As we were approaching the new moon I wanted to have a fish, pre- dawn. I was hoping to find some bream, which should, by now be schooling up to spawn, around the estuary mouths. I have not found many at Bribie, so I decided to try Caloundra.
I like to fish the rocky area, right at the mouth of the northern end of the Pumicestone Passage, off Bulcock Beach. There is always good tidal flow here and lots of structure. At night, the street lights bring the bait in and the predators follow.
I started about 5.30 am, in my waders on Bulcock Beach. I rigged up with the GULP 2” Shrimp in the Banana Prawn colour – which is gold with a black fleck. I put it on a 1/8th ounce, size 1 jighead. I was fishing with my 6’6” Loomis GL2 light spin rod. I opted for 8lb fluorocarbon leader as the water was very clear. High tide would be at 7.02 am, there was no real wind at this stage. It was forecast to pick up from the south west later in the morning. There would be a new moon in a couple of days’ time.
It was very dark and there were a few prawns skipping around on the surface. I cast the soft plastic into the fast moving water in the middle of the channel and let it sink. After about ten seconds, it was on the bottom, so I started hopping it back towards me. I paused for few seconds close to the shore line and when I picked up the rod tip I had a fish. My first customer of the day was a small pike.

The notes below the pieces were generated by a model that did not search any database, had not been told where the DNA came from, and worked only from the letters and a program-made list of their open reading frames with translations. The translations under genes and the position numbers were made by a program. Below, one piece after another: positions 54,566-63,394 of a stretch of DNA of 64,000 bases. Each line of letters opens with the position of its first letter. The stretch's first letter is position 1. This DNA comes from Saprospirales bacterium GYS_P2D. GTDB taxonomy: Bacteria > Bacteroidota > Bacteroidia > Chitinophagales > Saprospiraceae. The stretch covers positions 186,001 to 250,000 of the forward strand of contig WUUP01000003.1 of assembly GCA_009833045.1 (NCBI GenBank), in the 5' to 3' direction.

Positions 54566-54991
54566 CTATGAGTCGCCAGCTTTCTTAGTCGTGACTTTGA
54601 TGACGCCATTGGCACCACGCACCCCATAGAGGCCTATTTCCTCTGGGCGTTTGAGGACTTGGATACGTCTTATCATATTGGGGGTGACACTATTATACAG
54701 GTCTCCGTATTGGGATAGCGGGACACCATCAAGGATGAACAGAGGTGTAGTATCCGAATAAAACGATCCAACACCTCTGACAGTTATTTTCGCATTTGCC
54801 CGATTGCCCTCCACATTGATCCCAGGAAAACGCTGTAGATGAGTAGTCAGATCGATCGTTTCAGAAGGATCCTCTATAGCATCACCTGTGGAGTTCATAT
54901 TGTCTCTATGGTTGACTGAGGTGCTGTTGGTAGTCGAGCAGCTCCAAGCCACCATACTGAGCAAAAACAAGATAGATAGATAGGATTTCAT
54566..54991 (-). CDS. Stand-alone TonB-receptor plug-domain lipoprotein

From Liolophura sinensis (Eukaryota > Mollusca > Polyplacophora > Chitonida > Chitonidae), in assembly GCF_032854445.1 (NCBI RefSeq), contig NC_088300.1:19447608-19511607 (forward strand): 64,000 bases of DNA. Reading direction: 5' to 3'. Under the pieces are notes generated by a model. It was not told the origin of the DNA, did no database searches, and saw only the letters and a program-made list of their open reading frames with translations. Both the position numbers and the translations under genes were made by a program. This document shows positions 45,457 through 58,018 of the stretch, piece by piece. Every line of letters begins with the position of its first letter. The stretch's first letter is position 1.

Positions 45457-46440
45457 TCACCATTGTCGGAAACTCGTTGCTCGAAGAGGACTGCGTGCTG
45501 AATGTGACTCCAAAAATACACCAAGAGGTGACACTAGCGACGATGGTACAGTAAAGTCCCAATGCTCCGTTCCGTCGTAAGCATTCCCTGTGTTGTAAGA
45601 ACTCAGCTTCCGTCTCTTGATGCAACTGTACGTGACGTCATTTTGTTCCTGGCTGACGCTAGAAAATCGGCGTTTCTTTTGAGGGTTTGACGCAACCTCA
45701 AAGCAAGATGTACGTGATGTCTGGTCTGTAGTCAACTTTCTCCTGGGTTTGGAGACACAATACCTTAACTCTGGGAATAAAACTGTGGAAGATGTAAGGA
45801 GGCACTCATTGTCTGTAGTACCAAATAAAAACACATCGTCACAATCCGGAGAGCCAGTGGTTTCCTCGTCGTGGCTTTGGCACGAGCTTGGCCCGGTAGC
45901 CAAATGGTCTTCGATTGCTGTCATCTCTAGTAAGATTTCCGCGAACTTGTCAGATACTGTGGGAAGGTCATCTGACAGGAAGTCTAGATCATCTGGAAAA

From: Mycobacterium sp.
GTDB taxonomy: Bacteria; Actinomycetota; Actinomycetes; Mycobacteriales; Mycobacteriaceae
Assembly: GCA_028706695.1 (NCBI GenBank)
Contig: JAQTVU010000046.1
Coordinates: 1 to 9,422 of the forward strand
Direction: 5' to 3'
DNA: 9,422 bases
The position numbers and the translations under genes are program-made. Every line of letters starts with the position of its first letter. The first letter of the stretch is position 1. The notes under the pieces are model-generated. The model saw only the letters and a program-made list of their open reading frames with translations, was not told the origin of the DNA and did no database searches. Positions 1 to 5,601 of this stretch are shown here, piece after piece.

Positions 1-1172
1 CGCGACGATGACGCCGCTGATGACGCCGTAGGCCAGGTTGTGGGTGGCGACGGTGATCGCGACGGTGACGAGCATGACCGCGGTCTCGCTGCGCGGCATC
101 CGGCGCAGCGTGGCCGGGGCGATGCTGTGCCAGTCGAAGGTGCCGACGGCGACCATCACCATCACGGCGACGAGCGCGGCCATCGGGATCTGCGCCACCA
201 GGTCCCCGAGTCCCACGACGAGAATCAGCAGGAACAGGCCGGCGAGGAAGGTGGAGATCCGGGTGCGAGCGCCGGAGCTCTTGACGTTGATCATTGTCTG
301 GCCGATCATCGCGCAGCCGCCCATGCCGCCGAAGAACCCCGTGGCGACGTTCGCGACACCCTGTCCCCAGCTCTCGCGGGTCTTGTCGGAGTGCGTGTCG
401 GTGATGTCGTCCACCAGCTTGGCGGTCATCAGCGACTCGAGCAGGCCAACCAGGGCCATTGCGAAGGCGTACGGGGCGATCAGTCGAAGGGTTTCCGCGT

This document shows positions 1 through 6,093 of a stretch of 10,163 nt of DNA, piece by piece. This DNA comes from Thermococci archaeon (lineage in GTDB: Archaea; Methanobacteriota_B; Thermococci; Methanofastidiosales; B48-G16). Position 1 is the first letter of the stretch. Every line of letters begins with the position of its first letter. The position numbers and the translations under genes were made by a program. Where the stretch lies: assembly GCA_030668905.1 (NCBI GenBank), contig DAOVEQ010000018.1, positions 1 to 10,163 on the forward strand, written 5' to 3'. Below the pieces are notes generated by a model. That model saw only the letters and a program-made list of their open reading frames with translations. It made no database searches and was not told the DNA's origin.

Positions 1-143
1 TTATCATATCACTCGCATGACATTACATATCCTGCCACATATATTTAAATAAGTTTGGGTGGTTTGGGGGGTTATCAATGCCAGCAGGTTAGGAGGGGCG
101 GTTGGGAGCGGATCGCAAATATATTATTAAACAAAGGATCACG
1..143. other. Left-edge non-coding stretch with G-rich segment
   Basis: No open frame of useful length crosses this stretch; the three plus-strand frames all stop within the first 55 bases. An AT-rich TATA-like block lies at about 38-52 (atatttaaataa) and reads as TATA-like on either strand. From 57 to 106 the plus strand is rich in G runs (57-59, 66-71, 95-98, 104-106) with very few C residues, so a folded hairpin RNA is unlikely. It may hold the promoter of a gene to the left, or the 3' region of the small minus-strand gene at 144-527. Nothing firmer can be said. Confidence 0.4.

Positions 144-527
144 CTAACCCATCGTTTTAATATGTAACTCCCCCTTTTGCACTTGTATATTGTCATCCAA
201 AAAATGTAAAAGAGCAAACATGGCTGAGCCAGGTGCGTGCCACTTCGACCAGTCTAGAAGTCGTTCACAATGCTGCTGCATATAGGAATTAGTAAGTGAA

I continued fishing, slowly moving towards the sea and soon picked up a bream about 28cm. I was hopeful I had found a patch of them, as my next few casts were all hit on the drop. I could not hook whatever was biting the soft plastic and so I moved on towards the mouth of the Passage.
Now the sun was up and the tide was running in. I decided to swap locations and drove down to the Caloundra Power Boat Club to fish the flats and weed beds. I generally find flathead in this area, so I rigged up a larger GULP 5 “ Jerkshad in the Satay Chicken colour – which is a mix of pumpkinseed and yellow. I found the edge of the weed beds that line the edge of the main channel and focused on leaving the soft plastic on the bottom, just where the sandy slope drops away to deeper water.
I took a while but at about 7.45am, I felt a solid bite and after a pause, I lifted the rod tip and set the hook. After a brief tussle I subdued a just legal 40cm flathead. I took some pictures and let it go, hoping I would find a better one. I covered the same area in casts but I could not find another one, so waded further along the edge of the channel.
I had no luck for about an hour and the wind was really picking up and making casting difficult. At about 8.45 am I felt another solid bite. Again the fish was less than a meter from the edge of the weed and was waiting to ambush anything that came its way. It was another flathead, about the same size as the previous one, so I released it.
I had not secured a fish supper but I had connected with a few fish and enjoyed a beautiful morning.